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Charity shares tips to help people with dementia during cold snap

As temperatures continue to reach minus figures this week, people are being urged check in on loved ones, friends and neighbours living with dementia.

The Met Office has already issued amber weather warnings for severe cold weather and icy conditions across much of England.

For people living with dementia across East Midlands, Alzheimer’s Society says the cold spell coupled with the cost of living crisis, may bring added anxiety and challenges.

Forecasts from the Met Office say air from the Arctic is to spread South across the country bringing very cold nights, widespread frost and potentially severe frost, with daytime temperatures persisting near or just above freezing.

Judith King, Alzheimer’s Society’s Head of Service for Central England, said: “Winter can be a particularly difficult time for someone living with dementia. Colder temperatures can sometime exacerbate symptoms as they may not always be able to communicate the fact they are cold – or they may not even recognise it themselves.”

Alzheimer’s Society has provided some useful tips to help support somebody living with dementia in cold weather:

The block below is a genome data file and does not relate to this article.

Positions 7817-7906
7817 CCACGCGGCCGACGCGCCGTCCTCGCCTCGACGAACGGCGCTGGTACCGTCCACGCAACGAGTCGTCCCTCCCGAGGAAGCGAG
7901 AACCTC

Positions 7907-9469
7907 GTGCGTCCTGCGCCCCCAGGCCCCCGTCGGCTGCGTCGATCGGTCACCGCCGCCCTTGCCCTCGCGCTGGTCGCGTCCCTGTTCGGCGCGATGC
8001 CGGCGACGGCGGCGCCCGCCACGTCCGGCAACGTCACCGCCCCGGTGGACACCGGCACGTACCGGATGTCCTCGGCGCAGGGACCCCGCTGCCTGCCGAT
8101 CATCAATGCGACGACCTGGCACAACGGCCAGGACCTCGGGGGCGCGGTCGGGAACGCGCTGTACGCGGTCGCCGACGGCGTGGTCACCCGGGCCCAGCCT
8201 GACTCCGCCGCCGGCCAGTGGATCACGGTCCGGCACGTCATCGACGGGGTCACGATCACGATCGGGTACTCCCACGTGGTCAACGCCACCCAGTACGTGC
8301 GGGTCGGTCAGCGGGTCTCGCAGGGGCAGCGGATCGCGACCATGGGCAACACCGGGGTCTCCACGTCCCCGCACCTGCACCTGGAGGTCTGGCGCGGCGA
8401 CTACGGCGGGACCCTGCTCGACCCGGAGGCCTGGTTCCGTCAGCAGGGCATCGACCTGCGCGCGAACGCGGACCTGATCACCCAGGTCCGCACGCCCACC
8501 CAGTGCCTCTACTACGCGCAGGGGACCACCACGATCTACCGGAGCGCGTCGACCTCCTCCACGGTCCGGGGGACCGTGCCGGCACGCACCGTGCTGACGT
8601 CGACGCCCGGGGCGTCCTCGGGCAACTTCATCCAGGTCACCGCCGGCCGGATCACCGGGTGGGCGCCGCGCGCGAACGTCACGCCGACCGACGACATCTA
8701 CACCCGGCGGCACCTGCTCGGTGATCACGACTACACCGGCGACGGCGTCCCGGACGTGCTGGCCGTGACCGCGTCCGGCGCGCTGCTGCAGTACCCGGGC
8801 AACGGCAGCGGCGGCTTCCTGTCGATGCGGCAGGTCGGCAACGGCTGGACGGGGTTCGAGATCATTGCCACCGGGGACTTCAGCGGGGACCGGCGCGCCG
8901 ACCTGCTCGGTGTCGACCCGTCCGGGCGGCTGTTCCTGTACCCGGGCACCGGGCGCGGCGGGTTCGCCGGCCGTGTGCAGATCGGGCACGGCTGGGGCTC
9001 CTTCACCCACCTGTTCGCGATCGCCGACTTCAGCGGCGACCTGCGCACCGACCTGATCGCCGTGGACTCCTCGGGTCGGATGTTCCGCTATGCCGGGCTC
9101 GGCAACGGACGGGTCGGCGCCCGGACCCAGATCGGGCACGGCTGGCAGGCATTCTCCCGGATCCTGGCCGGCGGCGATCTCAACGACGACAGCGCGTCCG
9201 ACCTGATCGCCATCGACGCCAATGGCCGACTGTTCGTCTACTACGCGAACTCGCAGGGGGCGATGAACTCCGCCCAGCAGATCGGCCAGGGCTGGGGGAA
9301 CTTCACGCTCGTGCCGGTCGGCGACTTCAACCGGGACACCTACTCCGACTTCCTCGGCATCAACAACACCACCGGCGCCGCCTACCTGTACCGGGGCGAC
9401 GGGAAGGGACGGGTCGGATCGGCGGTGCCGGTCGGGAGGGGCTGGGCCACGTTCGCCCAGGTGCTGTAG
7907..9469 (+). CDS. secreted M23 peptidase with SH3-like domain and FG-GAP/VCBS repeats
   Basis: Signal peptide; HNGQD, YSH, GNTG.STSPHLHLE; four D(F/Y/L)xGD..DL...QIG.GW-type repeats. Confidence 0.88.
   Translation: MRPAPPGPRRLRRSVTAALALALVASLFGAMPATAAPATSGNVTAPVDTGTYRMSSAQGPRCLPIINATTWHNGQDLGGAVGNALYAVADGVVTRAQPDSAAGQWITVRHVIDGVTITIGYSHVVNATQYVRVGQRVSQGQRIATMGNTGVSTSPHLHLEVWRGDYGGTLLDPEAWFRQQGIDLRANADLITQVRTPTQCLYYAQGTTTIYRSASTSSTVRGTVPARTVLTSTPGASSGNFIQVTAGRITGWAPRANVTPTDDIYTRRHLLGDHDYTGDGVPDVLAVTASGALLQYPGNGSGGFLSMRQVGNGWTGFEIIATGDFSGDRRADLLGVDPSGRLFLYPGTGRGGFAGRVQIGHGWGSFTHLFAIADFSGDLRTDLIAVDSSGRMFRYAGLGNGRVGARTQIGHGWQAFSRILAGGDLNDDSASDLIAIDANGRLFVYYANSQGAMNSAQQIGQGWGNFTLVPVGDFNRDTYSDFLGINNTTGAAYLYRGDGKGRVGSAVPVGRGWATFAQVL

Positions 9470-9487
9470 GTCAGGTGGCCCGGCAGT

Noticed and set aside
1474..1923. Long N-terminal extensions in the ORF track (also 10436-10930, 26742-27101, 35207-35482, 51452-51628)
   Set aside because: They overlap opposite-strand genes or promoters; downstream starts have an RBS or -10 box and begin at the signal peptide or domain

Make sure the person is dressed appropriately. Layers are key to keeping warm, and the best materials for maintaining body heat are cotton, wool, or fleecy fibres.

Keep the room warm. As well as turning up the heating, things like draught-proofing, thermal curtains and roof insulation can help maintain a consistent temperature.

Encourage regular movement. Keeping active can help to boost circulation and help keep someone with dementia warm. Simply getting the person to move their arms and legs or wiggling their toes can be helpful.

Make the most of natural daylight. Decreased sunlight can cause someone with dementia to feel increased anxiety, confusion, and even depression during the winter.

Stick to a routine. A big change in routine can cause someone with dementia to become confused or agitated.

Be careful in icy or snowy weather. Perception issues can make it difficult for someone with dementia to see icy patches on a pavement or understand that snow can make a surface extra slippery.

Eat and drink regularly. Keeping warm uses up a lot of energy, and a warm house can increase the risk of dehydration. It’s important to make sure someone with dementia is eating regular meals and drinking enough fluid during the winter.

For more information and advice, call Alzheimer’s Society’s support line on 0333 150 3456 or visit

Judith King


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